One of the more cosmopolitan hostelries in the city, the Dylan Amsterdam occupies a stunning 17th-century building on the prestigious Keizergracht, one of the most picturesque of the city’s 165 canals. The 41 rooms and suites, however, feel distinctly modern, with bold color schemes and sleek furnishings. The hotel’s Dylan Restaurant serves top-notch East-meets-West cuisine. If you’re seeking a sumptuous old-world experience, check into the vaunted Grand Hotel Krasnapolsky, a stately Belle Epoque property overlooking the central Dam Square.

A 10-minute tram ride outside the city center, the hip Lloyd Hotel opened in 2005 catering to an artsy crowd and offering quirky, stylish rooms for every budget, from simple shared-bath units for 90 euros to lavish loft suites with hot tubs for upwards of 450 euros. This former immigrant-processing center (circa 1920) is in the supercool Oostelijk Havengebied (Eastern Harbor) neighborhood, which is fast becoming famous for its striking contemporary architecture and swish design shops, such as Pol’s Potten.

For sheer luxury, it’s hard to beat the Hotel Okura, run by an upscale Japanese chain that’s known for outstanding service. The hotel, which occupies one of the tallest buildings in the city, recently completed a quite grand refurbishment of its rooms and bathrooms – the tubs and showers now have spectacular views through tall windows (ask for a room on a high floor facing the city center). The hotel, which is 15-minute walk from the Reguliersdwaarstraat bar area, is famed for its dining – it’s home to the only Michelin two-star restaurant in the country, Ciel Bleu, as well as the renowned traditional Japanese restaurant, Yamazato, which has a single Michelin star.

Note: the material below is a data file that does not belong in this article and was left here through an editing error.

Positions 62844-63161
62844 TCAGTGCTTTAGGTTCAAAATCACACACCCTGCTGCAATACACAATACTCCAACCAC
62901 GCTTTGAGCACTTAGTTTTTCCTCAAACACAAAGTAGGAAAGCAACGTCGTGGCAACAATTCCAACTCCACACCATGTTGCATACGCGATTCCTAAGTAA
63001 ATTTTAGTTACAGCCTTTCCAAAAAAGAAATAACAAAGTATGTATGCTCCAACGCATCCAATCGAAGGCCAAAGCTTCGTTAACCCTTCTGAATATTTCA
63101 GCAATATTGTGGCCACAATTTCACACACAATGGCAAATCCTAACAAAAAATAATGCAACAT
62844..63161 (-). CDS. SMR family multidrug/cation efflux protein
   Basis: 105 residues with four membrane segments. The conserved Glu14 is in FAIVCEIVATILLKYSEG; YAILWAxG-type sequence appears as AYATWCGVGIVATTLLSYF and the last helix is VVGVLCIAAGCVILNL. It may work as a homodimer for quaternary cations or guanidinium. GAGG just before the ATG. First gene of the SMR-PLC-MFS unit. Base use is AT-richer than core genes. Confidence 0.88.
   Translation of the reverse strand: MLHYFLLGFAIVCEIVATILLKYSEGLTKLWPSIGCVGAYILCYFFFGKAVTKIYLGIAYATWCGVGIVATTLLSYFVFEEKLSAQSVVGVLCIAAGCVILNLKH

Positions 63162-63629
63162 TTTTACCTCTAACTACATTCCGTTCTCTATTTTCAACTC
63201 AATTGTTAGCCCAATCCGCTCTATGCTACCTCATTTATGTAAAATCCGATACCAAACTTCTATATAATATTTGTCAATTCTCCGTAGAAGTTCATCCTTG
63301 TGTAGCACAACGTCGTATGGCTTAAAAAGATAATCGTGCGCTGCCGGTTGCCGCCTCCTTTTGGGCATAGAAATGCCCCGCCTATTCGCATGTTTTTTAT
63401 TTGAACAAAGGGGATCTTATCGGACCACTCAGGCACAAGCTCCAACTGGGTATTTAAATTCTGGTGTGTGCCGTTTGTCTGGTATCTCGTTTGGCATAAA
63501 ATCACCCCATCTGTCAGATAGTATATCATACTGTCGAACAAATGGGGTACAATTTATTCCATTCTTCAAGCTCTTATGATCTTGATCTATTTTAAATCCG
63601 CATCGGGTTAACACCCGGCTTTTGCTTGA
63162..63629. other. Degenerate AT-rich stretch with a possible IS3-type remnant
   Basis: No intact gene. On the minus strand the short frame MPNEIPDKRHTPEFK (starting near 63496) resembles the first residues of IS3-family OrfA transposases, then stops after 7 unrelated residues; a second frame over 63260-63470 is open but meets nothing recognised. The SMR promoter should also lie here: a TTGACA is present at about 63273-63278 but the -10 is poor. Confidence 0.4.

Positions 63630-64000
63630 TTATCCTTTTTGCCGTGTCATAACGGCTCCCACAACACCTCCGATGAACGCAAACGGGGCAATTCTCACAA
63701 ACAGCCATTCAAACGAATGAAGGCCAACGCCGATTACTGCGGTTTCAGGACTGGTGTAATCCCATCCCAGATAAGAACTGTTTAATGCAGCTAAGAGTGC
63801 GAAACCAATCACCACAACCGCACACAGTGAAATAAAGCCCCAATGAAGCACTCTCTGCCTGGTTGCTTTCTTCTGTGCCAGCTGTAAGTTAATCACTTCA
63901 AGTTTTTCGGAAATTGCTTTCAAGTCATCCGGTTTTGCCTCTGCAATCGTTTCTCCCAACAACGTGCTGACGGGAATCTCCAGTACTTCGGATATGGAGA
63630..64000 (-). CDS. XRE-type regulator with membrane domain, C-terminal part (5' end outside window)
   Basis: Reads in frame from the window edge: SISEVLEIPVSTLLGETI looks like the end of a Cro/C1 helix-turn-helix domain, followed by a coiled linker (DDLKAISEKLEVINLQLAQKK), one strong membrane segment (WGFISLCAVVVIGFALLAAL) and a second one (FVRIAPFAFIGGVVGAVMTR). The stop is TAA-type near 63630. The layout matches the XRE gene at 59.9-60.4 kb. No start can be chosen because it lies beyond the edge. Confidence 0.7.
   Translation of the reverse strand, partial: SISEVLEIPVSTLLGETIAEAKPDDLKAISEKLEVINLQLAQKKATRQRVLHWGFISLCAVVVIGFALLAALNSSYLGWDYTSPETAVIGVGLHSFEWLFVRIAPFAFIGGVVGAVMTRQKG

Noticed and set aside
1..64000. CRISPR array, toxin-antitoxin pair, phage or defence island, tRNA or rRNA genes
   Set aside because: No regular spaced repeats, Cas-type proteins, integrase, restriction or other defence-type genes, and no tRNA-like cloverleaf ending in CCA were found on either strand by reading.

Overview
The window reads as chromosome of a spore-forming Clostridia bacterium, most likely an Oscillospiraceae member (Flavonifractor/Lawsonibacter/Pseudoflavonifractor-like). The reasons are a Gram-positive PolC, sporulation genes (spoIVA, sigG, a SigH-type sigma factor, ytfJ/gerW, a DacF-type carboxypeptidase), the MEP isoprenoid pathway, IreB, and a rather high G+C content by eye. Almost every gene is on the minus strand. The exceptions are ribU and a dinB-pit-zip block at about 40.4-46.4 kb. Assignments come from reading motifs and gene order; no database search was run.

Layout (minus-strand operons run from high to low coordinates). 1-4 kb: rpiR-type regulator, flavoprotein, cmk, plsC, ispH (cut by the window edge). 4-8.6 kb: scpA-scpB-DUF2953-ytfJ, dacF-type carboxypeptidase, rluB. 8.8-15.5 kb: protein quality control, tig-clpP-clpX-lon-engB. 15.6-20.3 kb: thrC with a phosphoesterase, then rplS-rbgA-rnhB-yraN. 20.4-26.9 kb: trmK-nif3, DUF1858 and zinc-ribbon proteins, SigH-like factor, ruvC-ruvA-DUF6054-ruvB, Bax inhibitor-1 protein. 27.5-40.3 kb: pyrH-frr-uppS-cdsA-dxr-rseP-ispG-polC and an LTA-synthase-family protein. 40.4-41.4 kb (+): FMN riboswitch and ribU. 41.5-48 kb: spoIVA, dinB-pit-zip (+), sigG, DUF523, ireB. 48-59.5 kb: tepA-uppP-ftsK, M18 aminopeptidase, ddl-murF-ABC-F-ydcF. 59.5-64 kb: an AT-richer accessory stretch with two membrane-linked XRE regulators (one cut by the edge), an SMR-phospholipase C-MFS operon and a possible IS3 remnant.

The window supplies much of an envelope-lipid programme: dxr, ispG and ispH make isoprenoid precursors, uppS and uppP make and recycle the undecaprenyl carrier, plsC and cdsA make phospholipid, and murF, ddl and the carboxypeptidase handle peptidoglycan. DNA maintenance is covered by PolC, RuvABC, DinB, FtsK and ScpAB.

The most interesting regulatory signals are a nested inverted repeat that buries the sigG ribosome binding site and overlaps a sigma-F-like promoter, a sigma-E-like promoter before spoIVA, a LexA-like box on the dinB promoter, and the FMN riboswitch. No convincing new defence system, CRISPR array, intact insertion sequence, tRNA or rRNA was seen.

Andrew Collins covers gay travel for the New York Times-owned website and is the author of Fodor’s Gay Guide to the USA. He can be reached care of this publication or at